Make back-to-school shopping a breeze | Better Business Bureau

School is either underway or right around the corner for many students across the northwest. The preparation for heading back is a big money maker for some businesses.

School is either underway or right around the corner for many students across the northwest. The preparation for heading back is a big money maker for some businesses.

The National Retail Federation predicts shoppers will spend $75.8 billion on back-to-school shopping —with a majority spent on electronics such as computers or calculators.

Better Business Bureau serving the Northwest wants everyone to be a savvy shopper. Here are some budget saving tips to keep in mind this school year:

  • Budget for the year. Go beyond the usual list of school supplies and new shoes. Be sure to factor in lunch money, field trip costs, gifts for teachers, winter clothes, etc. By filing your money into the appropriate areas you can avoid being surprised when you find out your child has already outgrown their new shoes.
  • Review advertisements. When shopping in-store or online be sure to review the ad for restrictions, quantities and dates for sale and return policies.
  • Research major purchases. Many computer and software companies offer discounts to students. The nonprofit Notebooks for Students helps families obtain laptops and computers at bargain prices. Shop from a BBB Accredited Business for peace of mind.

College students also have a lot to keep in mind as they return to school —especially when it comes to their susceptibility to being scammed. A report issued by the Council of Better Business Bureaus Institute for Marketplace Trust found that 78 percent of scam victims hold a college or graduate degree and 69 percent are under the age of 45.

Here are some of the top scams college students need to look out for:

  • Identity theft. Whether you live in a dorm or have a roommate chances are there is a lot of foot traffic in your residence. Be sure to keep important documents stored under lock and key.
  • Federal Student Tax Scheme. The Internal Revenue Service (IRS) is warning taxpayers to be on the lookout for IRS impersonators callings students and demanding they wire money to pay a fake “federal student tax.” There is no such thing.
  • Employment scam. Be on guard while searching for a job to fit your busy schedule. Be skeptical of jobs offering “quick cash” with “no experience necessary” and never give out your bank account information to a company over the phone. Typically, you won’t need to provide this information until your first day on the job. Look up the company’s business review at bbb.org/northwest to see how they fare.
  • Credit Card offers. Groups offering quick and easy credit card signups can often be found on campus. A lot of these cards have high interest rates or charge annual fees. Be a good student and study up on the best credit card plan that suits your needs.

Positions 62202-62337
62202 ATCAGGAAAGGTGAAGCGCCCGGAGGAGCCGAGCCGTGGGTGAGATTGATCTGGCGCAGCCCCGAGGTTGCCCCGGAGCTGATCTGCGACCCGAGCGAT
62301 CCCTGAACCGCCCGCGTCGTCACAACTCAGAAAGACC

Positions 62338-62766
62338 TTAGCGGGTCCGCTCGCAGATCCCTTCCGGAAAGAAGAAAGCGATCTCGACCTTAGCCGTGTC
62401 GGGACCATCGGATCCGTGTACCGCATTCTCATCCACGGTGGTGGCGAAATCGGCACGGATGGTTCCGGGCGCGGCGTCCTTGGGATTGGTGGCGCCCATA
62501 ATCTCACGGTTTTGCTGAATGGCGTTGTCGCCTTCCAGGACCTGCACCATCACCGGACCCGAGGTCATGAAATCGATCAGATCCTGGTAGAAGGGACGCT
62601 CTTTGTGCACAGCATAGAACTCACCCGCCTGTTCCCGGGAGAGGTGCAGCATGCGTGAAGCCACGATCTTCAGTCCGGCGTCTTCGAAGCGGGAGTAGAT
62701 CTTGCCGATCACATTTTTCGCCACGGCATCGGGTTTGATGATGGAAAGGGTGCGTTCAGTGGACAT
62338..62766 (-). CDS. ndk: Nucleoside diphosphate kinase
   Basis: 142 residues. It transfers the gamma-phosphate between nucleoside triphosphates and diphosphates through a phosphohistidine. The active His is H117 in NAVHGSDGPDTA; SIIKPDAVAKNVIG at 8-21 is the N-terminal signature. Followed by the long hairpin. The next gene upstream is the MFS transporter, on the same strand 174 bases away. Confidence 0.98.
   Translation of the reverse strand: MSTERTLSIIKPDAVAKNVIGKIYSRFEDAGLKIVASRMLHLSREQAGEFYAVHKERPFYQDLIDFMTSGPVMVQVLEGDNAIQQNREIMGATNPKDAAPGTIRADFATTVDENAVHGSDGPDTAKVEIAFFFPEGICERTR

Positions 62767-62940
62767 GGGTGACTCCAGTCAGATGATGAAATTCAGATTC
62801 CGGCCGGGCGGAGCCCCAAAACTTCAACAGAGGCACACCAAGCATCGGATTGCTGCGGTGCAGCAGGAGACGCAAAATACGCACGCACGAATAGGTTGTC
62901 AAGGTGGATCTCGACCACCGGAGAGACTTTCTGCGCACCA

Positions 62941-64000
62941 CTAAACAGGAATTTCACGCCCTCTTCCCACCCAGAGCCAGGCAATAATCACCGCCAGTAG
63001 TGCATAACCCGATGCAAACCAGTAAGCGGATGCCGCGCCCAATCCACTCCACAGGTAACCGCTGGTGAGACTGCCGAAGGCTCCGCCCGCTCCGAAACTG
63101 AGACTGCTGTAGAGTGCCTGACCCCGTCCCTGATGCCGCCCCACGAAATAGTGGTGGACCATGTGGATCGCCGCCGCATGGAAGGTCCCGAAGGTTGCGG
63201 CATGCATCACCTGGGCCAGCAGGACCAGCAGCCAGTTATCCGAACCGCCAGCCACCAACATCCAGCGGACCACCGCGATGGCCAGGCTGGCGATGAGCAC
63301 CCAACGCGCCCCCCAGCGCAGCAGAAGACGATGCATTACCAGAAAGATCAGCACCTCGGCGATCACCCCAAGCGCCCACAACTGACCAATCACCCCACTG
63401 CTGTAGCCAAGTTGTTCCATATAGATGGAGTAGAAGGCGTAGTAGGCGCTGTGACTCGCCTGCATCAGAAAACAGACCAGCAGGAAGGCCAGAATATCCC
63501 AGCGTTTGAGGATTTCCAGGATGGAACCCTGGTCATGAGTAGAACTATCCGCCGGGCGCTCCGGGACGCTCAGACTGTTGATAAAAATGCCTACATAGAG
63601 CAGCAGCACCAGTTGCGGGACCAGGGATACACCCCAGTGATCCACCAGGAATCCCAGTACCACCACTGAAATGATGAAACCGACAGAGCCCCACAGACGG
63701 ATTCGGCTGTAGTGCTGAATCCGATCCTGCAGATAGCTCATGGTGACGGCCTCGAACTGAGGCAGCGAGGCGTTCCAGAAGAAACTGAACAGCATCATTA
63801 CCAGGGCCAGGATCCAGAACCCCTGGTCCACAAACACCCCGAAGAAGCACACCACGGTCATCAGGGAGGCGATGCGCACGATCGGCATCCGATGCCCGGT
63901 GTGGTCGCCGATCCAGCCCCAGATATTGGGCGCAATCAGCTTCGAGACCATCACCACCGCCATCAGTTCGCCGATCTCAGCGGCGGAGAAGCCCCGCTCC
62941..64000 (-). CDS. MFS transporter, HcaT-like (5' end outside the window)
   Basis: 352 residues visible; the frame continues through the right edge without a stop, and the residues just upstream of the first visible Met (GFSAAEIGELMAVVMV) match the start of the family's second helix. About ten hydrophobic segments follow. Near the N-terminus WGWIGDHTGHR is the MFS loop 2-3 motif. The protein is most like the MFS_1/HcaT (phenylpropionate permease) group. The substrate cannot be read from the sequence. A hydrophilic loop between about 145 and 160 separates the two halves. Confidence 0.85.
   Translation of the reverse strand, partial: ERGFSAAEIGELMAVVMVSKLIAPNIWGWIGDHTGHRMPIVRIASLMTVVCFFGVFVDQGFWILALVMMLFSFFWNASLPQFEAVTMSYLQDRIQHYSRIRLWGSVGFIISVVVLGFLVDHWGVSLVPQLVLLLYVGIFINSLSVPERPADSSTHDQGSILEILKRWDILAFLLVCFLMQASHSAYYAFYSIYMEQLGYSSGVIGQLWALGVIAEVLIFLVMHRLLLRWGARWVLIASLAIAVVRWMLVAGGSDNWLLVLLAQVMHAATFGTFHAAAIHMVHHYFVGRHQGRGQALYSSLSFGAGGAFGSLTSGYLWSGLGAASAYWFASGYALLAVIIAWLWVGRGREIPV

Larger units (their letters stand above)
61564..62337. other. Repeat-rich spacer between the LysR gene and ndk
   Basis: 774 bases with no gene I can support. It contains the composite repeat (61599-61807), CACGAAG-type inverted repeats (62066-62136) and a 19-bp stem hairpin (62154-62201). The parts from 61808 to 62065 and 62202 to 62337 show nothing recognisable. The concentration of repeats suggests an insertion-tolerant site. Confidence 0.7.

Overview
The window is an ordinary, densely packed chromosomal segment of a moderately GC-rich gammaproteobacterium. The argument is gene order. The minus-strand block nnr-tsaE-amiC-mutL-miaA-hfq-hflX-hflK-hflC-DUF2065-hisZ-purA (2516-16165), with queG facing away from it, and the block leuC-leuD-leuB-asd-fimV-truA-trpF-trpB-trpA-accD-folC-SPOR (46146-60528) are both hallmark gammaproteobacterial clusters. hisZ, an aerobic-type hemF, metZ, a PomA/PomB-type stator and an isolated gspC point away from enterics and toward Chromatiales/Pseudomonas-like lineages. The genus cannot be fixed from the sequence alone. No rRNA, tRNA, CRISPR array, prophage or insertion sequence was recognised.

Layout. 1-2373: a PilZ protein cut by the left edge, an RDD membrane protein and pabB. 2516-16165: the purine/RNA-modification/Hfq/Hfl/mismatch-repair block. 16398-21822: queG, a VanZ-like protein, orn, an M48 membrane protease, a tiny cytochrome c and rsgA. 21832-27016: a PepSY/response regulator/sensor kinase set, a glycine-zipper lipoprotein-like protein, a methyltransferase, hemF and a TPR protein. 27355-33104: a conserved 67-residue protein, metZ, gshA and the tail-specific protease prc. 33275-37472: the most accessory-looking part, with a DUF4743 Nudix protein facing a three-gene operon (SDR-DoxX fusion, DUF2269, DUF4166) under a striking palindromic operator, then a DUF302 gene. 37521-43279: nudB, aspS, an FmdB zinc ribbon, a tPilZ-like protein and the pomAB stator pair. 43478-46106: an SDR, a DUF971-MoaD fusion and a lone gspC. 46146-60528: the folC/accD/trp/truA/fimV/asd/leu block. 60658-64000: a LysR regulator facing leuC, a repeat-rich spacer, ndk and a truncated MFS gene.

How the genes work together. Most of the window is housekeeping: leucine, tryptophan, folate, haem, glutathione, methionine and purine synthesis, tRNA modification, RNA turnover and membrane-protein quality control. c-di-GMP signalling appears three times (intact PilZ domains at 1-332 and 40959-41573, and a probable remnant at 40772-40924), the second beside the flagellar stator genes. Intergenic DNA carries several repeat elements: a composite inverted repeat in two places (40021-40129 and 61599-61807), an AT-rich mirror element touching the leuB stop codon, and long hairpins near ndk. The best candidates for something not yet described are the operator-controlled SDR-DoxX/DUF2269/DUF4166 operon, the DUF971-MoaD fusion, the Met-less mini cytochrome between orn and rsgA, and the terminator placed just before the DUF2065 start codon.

For more tips and tricks on avoiding scams like these visit bbb.org/northwest.

 

More in Business

Boeing’s venture into hypersonic jets | Don Brunell

The company’s come a long way since nearly crashing the company with its first attempt at supersonic flight.

Avoiding trouble while Tweeting | Don Brunell

Your social media can hurt you or help you when looking for a job.

Trade wars hit state’s cherry growers hard | Don Brunell

Earlier this year, President Donald Trump imposed a 25 percent tariff on $34 billion of Chinese imports to punish China for its alleged predatory tactics toward American technology companies.

Columbia River treaty talks too vital to ignore | Don Brunell

The United States and China are currently renegotiating the Columbia River Treaty.

Bellevue company patent infringement win gives small investors hope | Don Brunell

Until recently, our courts have been little help to patent owners.

Podiatrist opens Enumclaw practice

Go see Dr. Bock at 853 Watson Street North, Suite 100.

American giving has surpassed $400 billion | Don Brunell

“Americans’ record-breaking charitable giving in 2017 demonstrates that even in divisive times our commitment to philanthropy is solid.”

Cementing radioactive wastes could save billions | Don Brunell

According to a recent article in the Tri-Cities Herald, the first phase of the demonstration project, grouting three gallons of waste held in Hanford’s underground tanks was successfully completed last December.

Mining contaminated waters to increase copper supplies | Don Brunell

With worldwide demand for copper soaring and there is new pressure to open new mines, expand existing ones, and add ore processing capacity — all of which have serious associated environmental challenges.

GE’s tumble from grace | Don Brunell

General Electric, once the world’s most valuable company, has been topped by Walgreens.

Vintage items, gifts and more at new Enumclaw shop

Featuring an eclectic mix of merchandise, partners Tori Ammons and Melissa Oglesbee… Continue reading

Jetsons cartoon robots now reality | Don Brunell

In April, the U.S. Labor Dept. reported a record high 844,000 unfilled positions in the hospitality industry — which is one out of eight jobs available today.